A Village Called Versailles is the empowering story of how an isolated community in eastern New Orleans, originally settled over 30 years ago by Vietnamese “boat people,” turned a devastating disaster into a catalyst for change and a better future. In the aftermath of Hurricane Katrina, Versailles residents impressively rose to the challenge by returning and rebuilding before most other neighborhoods in New Orleans, only to have their homes threatened by a proposed toxic landfill just two miles away.
Just one teaspoon of dirt contains an amazing billion organisms, all working in remarkable balance to maintain and sustain a series of complex, thriving communities that impact our daily lives. Inspired by William Bryant Logan’s acclaimed book Dirt: The Ecstatic Skin of the Earth, Dirt! The Movie deftly combines science and humor as it digs into the history and current state of the living organic matter from which we come from and where we will one day return. An eclectic group of passionate dirt lovers ranging from biologists to Rikers Island convicts, and from activists to Nobel Laureates offer answers to problems and inspire us to clean up the mess that we’ve created.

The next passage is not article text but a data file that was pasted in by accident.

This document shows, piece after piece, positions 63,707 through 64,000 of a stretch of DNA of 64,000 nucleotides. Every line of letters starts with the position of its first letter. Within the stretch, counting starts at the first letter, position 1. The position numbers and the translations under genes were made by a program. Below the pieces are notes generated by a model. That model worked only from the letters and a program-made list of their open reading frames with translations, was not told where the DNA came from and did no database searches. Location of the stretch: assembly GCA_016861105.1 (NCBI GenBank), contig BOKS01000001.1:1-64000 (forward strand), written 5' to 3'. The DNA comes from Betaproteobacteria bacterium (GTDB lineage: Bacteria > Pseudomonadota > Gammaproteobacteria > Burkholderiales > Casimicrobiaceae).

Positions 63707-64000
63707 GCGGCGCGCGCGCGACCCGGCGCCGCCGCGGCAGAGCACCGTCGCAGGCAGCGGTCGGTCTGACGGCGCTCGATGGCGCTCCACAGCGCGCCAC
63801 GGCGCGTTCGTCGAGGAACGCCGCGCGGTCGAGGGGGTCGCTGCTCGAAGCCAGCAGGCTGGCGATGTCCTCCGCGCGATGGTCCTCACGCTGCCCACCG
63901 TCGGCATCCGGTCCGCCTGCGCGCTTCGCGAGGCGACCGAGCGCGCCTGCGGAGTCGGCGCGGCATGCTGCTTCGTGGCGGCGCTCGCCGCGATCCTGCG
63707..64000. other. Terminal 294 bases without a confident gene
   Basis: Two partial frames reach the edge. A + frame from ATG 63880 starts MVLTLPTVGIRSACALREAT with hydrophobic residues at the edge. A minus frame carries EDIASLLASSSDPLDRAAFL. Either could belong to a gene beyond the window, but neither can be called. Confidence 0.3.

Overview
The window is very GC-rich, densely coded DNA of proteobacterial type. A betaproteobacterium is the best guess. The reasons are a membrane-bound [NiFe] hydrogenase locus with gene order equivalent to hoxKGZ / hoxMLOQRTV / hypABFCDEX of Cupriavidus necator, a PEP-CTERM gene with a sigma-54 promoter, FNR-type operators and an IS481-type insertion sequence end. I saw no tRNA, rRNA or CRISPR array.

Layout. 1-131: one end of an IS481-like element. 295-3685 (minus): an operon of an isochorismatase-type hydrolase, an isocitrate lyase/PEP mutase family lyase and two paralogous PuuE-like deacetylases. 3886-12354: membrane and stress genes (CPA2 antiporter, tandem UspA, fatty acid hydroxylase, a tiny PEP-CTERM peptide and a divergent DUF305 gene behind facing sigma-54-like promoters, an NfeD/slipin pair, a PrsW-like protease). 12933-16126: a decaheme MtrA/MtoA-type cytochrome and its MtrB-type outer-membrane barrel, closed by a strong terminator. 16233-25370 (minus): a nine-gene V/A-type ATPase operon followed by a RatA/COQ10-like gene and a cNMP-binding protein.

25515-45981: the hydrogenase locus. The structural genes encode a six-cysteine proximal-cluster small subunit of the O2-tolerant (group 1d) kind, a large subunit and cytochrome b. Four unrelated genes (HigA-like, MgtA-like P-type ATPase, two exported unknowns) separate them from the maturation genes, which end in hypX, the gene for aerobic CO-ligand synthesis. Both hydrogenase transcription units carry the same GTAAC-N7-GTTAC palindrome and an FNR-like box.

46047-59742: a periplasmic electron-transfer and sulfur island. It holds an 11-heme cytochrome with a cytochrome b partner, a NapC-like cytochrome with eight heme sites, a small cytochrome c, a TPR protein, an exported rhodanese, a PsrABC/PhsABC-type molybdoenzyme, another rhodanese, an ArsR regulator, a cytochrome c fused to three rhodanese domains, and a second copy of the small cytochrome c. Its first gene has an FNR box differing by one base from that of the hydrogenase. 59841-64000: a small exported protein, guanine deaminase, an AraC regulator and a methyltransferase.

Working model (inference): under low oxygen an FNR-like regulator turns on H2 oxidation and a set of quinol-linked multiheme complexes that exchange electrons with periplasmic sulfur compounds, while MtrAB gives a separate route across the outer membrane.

Taking Root: The Vision of Wangari Maathai tells the story of the Green Belt Movement of Kenya and its founder Wangari Maathai, the first environmentalist and first African woman to win the Nobel Peace Prize. Inspiring and uplifting, the film tells the story of a woman whose stand for peace and justice was as strong and immovable as the trees she planted. The wisdom of Maathai was that she understood the intrinsic connection between her people and the natural environment, an environment that had dramatically eroded through decades of British colonialization, poverty, civil war, and the Kenyans’ own exploitation and mismanagement of resources. But by planting trees, Matthai and the rural women she worked with were able to restore not only the land, but also their culture, their heritage—even their lifeblood.